You’ll note that in the above image the overlap of the individual tiles is readily apparent, due to slight variations in brightness across the imaging field. This can probably be improved by adding some diffusers, and also improving the alignment of the lights relative to the focal point (it’s currently off by a couple of millimeters, because I designed it around the focal point of a 20x objective, but these images were taken with a 10x objective). Even then, I suspect some amount of tiling will always be visible, because the human eye is pretty sensitive to slight variations in shades of gray.

My working hypothesis is that the machine learning driven standard cell census (yet to be implemented!) will not care so much about the gradient because it only ever looks at regions a few dozen pixels across in one go. However, in order to generate a more aesthetically pleasing image for human consumption, I implemented a blending algorithm to smooth out the edges, which results in a final image more like this:

Click the image to browse a full resolution version, hosted on siliconpr0n.

There’s still four major stitch regions visible, and this is because OpenCV’s MultiBandBlender routine seems to be limited to handle 8GiB-ish of raw image data at once, so I can’t quite blend whole chips in a single go. I tried running the same code on a machine with a 24GiB graphics card, and got the same out of memory error, so the limit isn’t total GPU memory. When I dug in a bit, it seemed like there was some driver-level limitation related to the maximum number of pointers to image buffers that I was hitting, and I didn’t feel like shaving that yak.

The underlying algorithm used to do image blending is actually pretty neat, and based off a paper from 1983(!) by Burt and Adelson titled “A Multiresolution Spline with Application to Image Mosaics”. I actually tried implementing this directly using OpenCV’s Image Pyramid feature, mainly because I couldn’t find any documentation on the MultiBandBlender routine. It was actually pretty fun and insightful to play around with image pyramids; it’s a useful idiom for extracting image features at vastly different scales, and for all its utility it’s pretty memory efficient (the full image pyramid consumes about 1.5x of the original image’s memory).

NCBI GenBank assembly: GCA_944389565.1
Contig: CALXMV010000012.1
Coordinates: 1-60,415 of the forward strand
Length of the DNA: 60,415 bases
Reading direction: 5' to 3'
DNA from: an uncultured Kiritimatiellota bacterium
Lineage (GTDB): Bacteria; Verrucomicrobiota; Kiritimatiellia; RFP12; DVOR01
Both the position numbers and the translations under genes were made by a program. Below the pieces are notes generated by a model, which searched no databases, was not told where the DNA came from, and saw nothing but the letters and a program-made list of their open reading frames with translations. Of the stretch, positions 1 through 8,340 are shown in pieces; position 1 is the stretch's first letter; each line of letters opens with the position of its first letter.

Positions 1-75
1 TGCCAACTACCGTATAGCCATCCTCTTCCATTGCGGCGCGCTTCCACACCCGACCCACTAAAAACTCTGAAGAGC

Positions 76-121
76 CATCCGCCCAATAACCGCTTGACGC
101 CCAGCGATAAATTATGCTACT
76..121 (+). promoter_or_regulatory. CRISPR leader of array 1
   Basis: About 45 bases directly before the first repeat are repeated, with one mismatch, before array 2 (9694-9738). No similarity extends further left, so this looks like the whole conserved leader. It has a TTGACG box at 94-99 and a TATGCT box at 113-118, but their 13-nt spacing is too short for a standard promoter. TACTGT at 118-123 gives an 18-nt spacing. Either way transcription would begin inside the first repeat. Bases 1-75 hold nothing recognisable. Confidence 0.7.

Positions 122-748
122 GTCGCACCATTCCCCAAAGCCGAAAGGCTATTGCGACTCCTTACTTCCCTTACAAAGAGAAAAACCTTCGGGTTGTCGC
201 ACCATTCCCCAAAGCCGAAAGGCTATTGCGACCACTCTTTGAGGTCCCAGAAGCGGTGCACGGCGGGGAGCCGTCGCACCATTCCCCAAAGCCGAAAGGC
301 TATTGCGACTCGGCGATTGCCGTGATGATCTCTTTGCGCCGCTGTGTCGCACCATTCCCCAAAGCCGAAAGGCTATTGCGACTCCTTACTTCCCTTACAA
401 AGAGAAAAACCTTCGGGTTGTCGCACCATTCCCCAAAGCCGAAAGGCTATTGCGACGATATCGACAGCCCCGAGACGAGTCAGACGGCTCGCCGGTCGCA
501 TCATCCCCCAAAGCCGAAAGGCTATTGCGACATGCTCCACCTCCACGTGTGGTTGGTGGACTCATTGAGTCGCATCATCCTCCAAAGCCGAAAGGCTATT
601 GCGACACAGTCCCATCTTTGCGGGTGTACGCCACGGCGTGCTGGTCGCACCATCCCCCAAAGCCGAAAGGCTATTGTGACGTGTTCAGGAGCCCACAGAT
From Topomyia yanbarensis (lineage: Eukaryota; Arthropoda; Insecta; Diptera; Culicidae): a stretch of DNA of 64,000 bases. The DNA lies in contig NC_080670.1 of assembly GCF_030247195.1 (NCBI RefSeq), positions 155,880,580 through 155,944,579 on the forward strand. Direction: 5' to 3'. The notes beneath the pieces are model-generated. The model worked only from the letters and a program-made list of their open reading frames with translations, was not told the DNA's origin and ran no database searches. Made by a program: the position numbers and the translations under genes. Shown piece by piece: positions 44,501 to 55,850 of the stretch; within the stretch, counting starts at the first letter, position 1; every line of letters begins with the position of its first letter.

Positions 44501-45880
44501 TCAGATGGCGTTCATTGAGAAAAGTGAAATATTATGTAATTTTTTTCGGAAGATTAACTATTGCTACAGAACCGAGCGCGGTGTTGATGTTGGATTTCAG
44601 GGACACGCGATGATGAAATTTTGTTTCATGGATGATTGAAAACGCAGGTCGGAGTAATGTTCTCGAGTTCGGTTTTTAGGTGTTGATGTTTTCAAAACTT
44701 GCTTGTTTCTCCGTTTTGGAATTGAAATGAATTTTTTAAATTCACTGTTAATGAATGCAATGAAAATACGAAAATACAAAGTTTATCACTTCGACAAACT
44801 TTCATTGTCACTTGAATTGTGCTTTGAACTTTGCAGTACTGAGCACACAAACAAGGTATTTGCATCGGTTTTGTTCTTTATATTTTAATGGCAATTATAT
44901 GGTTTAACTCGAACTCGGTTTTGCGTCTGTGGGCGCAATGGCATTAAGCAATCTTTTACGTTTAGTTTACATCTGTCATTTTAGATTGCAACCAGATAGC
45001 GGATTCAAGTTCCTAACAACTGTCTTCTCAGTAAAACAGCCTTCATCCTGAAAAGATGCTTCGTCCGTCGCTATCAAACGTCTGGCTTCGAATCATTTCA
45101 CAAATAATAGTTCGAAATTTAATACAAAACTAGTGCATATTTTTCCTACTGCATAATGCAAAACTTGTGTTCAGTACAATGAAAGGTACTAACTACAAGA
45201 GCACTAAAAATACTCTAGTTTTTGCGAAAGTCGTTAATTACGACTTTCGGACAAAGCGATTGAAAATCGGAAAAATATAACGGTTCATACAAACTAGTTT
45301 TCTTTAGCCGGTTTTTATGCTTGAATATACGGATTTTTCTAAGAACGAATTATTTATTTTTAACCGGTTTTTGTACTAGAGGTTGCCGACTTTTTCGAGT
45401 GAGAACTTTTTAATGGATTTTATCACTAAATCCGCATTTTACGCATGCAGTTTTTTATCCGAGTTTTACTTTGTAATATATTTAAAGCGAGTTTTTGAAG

However, it turns out that the 1983 paper doesn’t tell you how to deal with things like non power of 2 images, non-square images, or images that only partially overlap…and I couldn’t find any follow-up papers that goes into these “edge cases”. Since the blending is purely for aesthetic appeal to human eyes, I decided not to invest the effort to chase down these last details, and settled for the MultiBandBlender, stitch lines and all.


The autostitching algorithm isn’t perfect, so I also implemented an interface for doing touch-ups after the initial stitching pass is done. The interface allows me to do things like flag various tiles for manual review, automatically re-stitch regions, and visualize heat maps of MSE and focus shifts.

The above video is a whistlestop tour of the stitching and touch-up interface.

All of the code discussed in this blog post can be found in the iris-stitcher repo on github. contains the entry point for the code.

That’s a Wrap!

That’s it for my blog series on IRIS, for now. As of today, the machine and associated software is capable of reliably extracting reference images of chips and assembling them into full-chip die shots. The next step is to train some CNN classifiers to automatically recognize logic cells and perform a census of the number of gates in a given region.

Someday, I also hope to figure out a way to place rigorous bounds on the amount of logic that could be required to pass an electrical scan chain test while also hiding malicious Hardware Trojans. Ideally, this would result in some sort of EDA tool that one can use to insert an IRIS-hardened scan chain into an existing HDL design. The resulting fusion of design methodology, non-destructive imaging, and in-circuit scan chain testing may ultimately give us a path towards confidence in the construction of our chips.

And as always, a big shout-out to NLnet and to my Github Sponsors for allowing me to do all this research while making it openly accessible for anyone to replicate and to use.

Control and Autofocus Software for Chip-Level Microscopy

April 14th, 2024

This post is part of a series about giving us a tangible reason to trust our hardware through non-destructive IRIS (Infra-Red, in-situ) inspection. Here’s the previous posts:

This post will discuss the control software used to drive IRIS.

Above is a screenshot of the IRIS machine control software in action. The top part of the window is a preview of the full frame being captured; the middle of the window is the specific sub-region used for calculating focus, drawn at a 1:1 pixel size. Below that are various status readouts and control tweaks for controlling exposure, gain, and autofocus, as well as a graph that plots the “focus metric” over time, and the current histogram of the visible pixels. At the bottom is a view of the console window, which is separate from the main UI but overlaid in screen capture so it all fits in a single image.

The software itself is written in Python, using the PyQt framework. Why did I subject myself that? No particular reason, other than the demo code for the camera was written with that framework.